As she grew as a writer Piercy touched on all of these issues in her dual career as a prolific poet and novelist. Prolific just begins to describe her output, evenly divided by 17 volumes of poetry and 17 novels plus a memoir, essay collection, a play co-authored with her third husband Ira Wood, and So You Want to Write: How to Master the Craft of Writing Fiction and Memoir also with her husband.
She broke out as a poet in 1968 with her book Breaking Camp in which she defiantly declared, “I belong to nothing but my work carried like a prayer rug on my back.” Her poetry remains intensely personal often focused on the deceptively routine of women’s lives. It can be angry. It can also be inspiring. The Moon is Always Female, published in 1989, is a revered classic of Feminist literature.
Her later work incorporated Jewish themes, the cycle of the Jewish year and its ritual observances, and the notion idea of tikkun olam, the repair of the world. She has served as poetry editor for the radical Jewish Tikkun Magazine.
Piercy’s personal life was intense and unstable. After two failed marriages she married Ira Wood, a fellow writer with whom she has now had a long and fruitful personal and professional partnership. Since 1971 she has lived in Wellfleet, Massachusetts on Cape Cod with Ira and her beloved cats.
The Seder’s Order
The songs we join in
are beeswax candles
burning with no smoke
a clean fire licking at the evening
our voices small flames quivering.
The songs string us like beads
on the hour. The ritual is
its own melody that leads us
where we have gone before
and hope to go again, the comfort
of year after year. Order:
we must touch each base
of the haggadah as we pass,
dipping this and that. Voices
half harmonize on the brukhahs.
Dear faces like a multitude
of moons hang over the table
and the truest brief blessing:
affection and peace that we make.
The Seder’s Order from The Crooked Inheritance. Copyright © 2006 by Marge Piercy.
Now for the Goy, who you may recognize as the proprietor of this pop stand.
This poem was written and posted last year for Passover, which coincided with a rare Blood Moon when because of atmospheric conditions too complicated for me to explain even if I understood them, the disk of the full Moon turns red in the umbra of Earth. For astronomical reasons involving orbits within orbits even more complicated, there have been four of these rare occurrences in the last two years. In the wee small hours of Saturday morning, again coinciding with Pesach, there will be another Blood Moon, the second year in a row. I assure you that this will not occur again until your most distant decedents are atoms. Thus, for the second and last time, this poem is completely apropos to the occasion.
Traditionally, lunar eclipses were viewed as omens and portends by ancient cultures. Blood Moons were, as the name implies, considered harbingers of catastrophe and death.
The way the tale of Passover is told by Jews in the Seder is, as noted above, a celebration of liberation and freedom not just of their ancient ancestors, but of all people everywhere. American slaves took heart from the same story and sang about their quest for freedom in the same light. It is an inspiring, up lifting story.
But it has always had a dark side, almost forgotten, glossed over, or muttered under the breath—the fate of all of those Egyptian children. It is easy to do, especially if you envision only the sons of Pharaoh and his court—a just punishment for a king who had ordered the slaughter of Jewish babes when he got wind of a rumor that a liberator would be born among them. But death was visited not just on the elite, but upon all Egypt and families of every class and caste. And that sounds, to modern ears, a bit harsh.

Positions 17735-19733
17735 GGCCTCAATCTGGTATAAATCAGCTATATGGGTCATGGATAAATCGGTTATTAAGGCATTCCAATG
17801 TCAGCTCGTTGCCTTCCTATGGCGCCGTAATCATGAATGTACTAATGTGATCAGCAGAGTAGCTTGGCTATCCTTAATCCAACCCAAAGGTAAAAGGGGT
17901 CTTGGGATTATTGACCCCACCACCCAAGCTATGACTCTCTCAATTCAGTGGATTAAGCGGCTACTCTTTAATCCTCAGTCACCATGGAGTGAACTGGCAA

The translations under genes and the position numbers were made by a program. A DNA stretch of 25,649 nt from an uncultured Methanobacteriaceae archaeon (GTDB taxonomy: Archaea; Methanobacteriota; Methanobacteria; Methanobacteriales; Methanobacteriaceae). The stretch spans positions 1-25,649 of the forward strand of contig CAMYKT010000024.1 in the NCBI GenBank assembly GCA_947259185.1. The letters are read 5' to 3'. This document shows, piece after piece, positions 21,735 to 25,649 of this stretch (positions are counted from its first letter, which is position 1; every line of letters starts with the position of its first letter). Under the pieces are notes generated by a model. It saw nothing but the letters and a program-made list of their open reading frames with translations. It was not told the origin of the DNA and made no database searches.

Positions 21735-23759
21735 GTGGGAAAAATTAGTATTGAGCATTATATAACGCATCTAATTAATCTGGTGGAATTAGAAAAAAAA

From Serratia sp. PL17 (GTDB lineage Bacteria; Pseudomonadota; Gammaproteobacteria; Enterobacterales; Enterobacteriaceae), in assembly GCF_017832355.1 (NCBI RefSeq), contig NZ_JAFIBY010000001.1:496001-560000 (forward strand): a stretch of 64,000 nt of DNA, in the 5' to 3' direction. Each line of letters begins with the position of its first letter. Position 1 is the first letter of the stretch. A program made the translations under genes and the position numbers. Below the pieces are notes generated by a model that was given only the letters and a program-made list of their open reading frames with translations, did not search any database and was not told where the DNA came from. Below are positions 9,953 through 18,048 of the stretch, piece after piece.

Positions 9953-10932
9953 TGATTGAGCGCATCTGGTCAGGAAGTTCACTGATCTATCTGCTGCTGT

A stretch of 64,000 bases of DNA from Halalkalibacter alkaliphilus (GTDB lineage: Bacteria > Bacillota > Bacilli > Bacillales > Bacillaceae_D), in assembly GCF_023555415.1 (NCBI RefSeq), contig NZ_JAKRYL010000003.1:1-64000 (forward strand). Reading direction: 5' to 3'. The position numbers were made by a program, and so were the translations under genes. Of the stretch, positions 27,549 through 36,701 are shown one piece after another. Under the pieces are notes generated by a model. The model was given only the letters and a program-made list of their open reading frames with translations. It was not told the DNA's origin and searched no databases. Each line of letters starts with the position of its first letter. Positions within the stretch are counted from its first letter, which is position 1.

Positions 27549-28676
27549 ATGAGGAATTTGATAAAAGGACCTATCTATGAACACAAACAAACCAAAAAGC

At Seder meals Jews acknowledge this in singing of Dayenu:
If He had destroyed their idols,
and had not smitten their first-born
— Dayenu, it would have sufficed!
If He had smitten their first-born,
and had not given us their wealth
— Dayenu, it would have sufficed!
All of this got me wondering…do the lives of one set of innocents have to be the price for the freedom and safety of another people? Are the babes and children of Dresden, Hiroshima, or some dusty village on the Afghan frontier God’s just collateral damage for our noble freedom? Do Palestinian dead buy just safety for a people nearly exterminated by others?
Uncomfortable questions, and undoubtedly ones some would wish un-asked.
Buckle up. I am about to commit sacrilege.
Blood Moon/Egyptian Passover
Was there a Blood Moon
that terrible night
long, long ago?
Khonsu, Disk of the Moon
turning the color
of old blood.
The wails of the women
leapt from house to house,
hovel to tent,
it is said even to
the palaces themselves.
The curses of the men
bearing the limp bodies
of their sons
into the dark air
damning the Moon
What quarrel between bondsmen,
the mighty and their Priests
belongs to them, not us.
We are the farmers,
fishers of the River
and the seas,
the shepherds, the weavers,
the folk who cast pots,
the brewers of beer,
the molders of simple brick
from mud and dung,
the house slaves
and wet nurses,
What care we for those palaces,
those damnable tombs,
or the slaves who build them!
No Jews dug our wells,
laid course of simple brick
for our homes,
piled a single stone on stone
on our graves
to save our dead
from the jackals.
Yet they called down on us
spoiled our grain
stoned our kids and lambs
to death by hail,
our flesh that erupted
in festering boils.
And now our very sons!
What harm did they do you,
If your damn God
is so powerful
why did you not call him
to just wipe out Pharaoh,
the Generals in their chariots,
and all their minions
who have had their sandals
on our necks
since time began?
Such a God would be
Your freedom—and ours—
would be one!